Golfsmith partners with South African retailer
Austin, Texas — Golfsmith International said Tuesday that it has established a partnership with The MoreGolf Group – South Africa’s largest golf retailer – as part of a global strategy toward growth.
At 78 stores, Golfsmith is the largest golf specialty retailer in the United States. It said it will reinvest the income generated from the just-announced partnership into its core U.S. business.
In the past year, Golfsmith has formed new partnerships for its proprietary brands in Europe, Japan, Korea, Australia, New Zealand and now South Africa.
MoreGolf banners include The Pro Shop’s retail chain and World of Golf experiences, two of the best known names in South African golf.
The partnership will allow both retailers to share best practices in merchandising, operations, club fitting, sourcing, sales and marketing. Additionally MoreGolf will have an exclusive agreement to sell MacGregor golf products as well as Golfsmith’s other proprietary brands throughout the entire MoreGolf group that includes The Pro Shop’s 18 stores, its World of Golf facility and three World of Golf villages.
NRF survey: Retailers use background checks for safety
Washington, D.C. — A new survey released Tuesday by the National Retail Federation found that nearly all retailers rely on background checks to keep their customers, and themselves, safe.
The survey, completed by retail executives from 96 of the nation’s leading department stores, mass merchants, discounters, drug stores, grocery stores and restaurants, examined retailers’ use of background screenings during the application and employment process.
Nearly all retailers (97%) utilize background screening in some form during the application, hiring and employment process, according to the survey. Additionally, companies routinely conduct pre-employment background checks on a wide range of associates from senior executives (85.7%) to store associates (55.2%), with a particular focus on customer-facing employees and managers.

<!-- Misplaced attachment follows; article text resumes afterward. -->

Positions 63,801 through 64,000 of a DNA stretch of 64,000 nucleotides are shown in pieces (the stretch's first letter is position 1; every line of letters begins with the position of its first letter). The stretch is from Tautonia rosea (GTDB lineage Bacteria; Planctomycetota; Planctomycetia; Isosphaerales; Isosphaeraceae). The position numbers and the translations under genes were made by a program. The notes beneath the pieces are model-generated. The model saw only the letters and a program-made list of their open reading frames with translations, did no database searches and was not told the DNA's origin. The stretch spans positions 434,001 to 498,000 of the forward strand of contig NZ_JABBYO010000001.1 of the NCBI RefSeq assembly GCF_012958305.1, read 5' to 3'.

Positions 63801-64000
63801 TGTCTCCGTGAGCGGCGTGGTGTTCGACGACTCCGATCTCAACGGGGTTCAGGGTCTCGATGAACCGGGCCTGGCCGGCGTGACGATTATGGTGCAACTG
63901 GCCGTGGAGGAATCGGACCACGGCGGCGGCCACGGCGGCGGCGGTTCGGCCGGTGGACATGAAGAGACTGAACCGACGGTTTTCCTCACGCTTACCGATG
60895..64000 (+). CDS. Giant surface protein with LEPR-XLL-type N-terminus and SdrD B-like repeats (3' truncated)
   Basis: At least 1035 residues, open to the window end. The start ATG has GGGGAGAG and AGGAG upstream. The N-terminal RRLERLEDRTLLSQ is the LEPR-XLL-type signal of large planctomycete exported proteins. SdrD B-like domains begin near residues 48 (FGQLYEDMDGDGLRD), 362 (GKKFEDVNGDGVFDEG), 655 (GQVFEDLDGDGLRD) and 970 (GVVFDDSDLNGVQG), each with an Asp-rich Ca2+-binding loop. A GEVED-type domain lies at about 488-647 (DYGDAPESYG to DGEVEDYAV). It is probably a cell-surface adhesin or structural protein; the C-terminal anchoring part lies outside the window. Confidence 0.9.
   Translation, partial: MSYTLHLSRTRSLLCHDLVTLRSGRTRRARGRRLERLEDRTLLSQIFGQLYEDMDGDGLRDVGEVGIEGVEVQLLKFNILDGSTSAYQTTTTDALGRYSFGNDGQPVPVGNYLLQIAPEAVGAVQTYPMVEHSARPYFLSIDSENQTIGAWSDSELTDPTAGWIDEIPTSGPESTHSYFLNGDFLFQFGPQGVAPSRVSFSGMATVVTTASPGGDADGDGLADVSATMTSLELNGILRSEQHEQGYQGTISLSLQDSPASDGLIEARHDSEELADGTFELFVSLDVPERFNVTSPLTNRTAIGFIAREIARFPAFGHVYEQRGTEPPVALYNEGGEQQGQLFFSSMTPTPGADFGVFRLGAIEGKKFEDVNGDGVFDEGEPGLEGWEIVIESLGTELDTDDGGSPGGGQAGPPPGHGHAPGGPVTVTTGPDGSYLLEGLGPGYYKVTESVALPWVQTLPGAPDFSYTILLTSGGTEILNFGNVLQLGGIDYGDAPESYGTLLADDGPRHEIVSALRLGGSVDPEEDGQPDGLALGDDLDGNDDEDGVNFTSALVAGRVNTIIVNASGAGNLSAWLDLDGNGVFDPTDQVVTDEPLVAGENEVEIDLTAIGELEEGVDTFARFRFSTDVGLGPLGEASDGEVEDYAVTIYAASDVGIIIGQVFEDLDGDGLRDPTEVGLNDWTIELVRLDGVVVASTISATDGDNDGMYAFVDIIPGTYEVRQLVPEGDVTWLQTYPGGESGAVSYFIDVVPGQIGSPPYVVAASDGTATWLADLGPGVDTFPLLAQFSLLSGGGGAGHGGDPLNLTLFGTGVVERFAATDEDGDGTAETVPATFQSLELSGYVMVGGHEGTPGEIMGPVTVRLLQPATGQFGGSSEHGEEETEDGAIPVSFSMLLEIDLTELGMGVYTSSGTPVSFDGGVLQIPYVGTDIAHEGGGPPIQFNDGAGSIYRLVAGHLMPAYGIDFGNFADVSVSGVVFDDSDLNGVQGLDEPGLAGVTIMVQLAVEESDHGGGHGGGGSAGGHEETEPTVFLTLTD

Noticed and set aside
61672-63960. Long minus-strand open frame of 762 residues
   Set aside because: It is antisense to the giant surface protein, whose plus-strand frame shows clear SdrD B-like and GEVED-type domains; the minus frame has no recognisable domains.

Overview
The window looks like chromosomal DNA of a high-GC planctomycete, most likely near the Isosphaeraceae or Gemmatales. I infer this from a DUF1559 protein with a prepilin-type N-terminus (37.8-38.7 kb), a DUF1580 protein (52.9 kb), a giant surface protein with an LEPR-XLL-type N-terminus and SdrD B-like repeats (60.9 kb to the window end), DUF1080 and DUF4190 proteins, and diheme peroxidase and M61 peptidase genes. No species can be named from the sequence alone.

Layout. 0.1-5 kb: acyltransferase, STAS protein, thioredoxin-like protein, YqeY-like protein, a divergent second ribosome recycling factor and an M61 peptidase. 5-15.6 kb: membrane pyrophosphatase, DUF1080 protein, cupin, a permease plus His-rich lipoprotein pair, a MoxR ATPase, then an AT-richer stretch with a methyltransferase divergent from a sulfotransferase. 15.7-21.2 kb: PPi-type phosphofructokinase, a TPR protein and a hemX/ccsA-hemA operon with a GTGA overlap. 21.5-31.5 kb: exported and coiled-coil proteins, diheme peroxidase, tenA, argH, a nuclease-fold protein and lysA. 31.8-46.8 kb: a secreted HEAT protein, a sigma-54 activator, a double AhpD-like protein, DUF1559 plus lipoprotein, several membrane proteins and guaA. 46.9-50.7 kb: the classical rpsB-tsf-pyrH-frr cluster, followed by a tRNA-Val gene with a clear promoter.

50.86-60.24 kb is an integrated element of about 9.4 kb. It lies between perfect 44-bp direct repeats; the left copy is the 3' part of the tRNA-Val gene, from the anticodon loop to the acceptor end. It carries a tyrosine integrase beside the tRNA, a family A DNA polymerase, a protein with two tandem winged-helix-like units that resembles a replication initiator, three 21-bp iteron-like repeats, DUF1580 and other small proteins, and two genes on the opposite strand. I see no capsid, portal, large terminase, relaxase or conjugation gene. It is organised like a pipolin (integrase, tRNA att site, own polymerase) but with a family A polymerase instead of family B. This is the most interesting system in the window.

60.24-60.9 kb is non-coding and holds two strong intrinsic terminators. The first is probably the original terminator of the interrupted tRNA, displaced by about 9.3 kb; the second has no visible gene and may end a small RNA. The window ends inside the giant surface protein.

A majority of retailers report screening is conducted for most job categories, including store, distribution center and corporate office employees, since each of these positions work with customers, manage merchandise or handle sensitive information. Even senior executives undergo background screening in most companies.
The survey results highlighted current concerns that retailers have about potential EEOC guidelines that will prohibit criminal history checks.
The Equal Employment Opportunity Commission is currently considering new guidelines that would prevent all businesses from asking potential employees about their criminal history during the application process.
The so-called “Ban-the-Box” guidelines, coined by retailers based on the criminal history box seen on most application forms, was the focus of a recent EEOC meeting in July 2011. The hearing examined employment barriers for convicted criminals and ways to ease criminal re-entry into the workforce. NRF joined a dozen other industry groups to express concerns over “banning-the-box” and outline its adverse impact on retailers, employees and consumers.
New guidance could be issued by the EEOC as early as this month.
Costco Q4 profit up 11%, raises membership fees
Issaquah, Wash. — Costco Wholesale Corp. reported an 11% increase in its fourth quarter net income, below forecasts. The company also announced that it will raise its membership fees starting Nov. 1.
Costco’s net income rose to $478 million for the period ended Aug. 28, up from $432 million in the year-ago period. The quarter included a "last-in, first-out" inventory charge of four cents per share. This charge reflects a requirement that the company revalue its inventory if prices rise or fall notably.
Revenue rose 17% to $28.18 billion as membership fee revenue increased to $590 million from $533 million. The company said its performance was also helped by sales from its Mexico joint venture.
Same-store sales climbed 10% in the United States, and 19% abroad. Removing the impact of inflation in gas prices and strengthening foreign currencies, same-store sales rose 7%.
Costco announced it will raise annual membership fees by $5 to $55 for U.S. individual, business and business add-on members, as well as Canada business members beginning Nov. 1. The membership fee increase follows a similar move by BJ’s Wholesale Club.
Costco’s executive membership annual fees will also increase in the United States and Canada to $110 from $100. The maximum 2% reward tied to the executive membership will rise from $500 to $750.
For the year, Costco’s earnings rose 12% to $1.46 billion, and annual revenue rose 14% to $88.92 billion.
Same-store sales were up 10%, rising 7% in the United States and 16% overseas.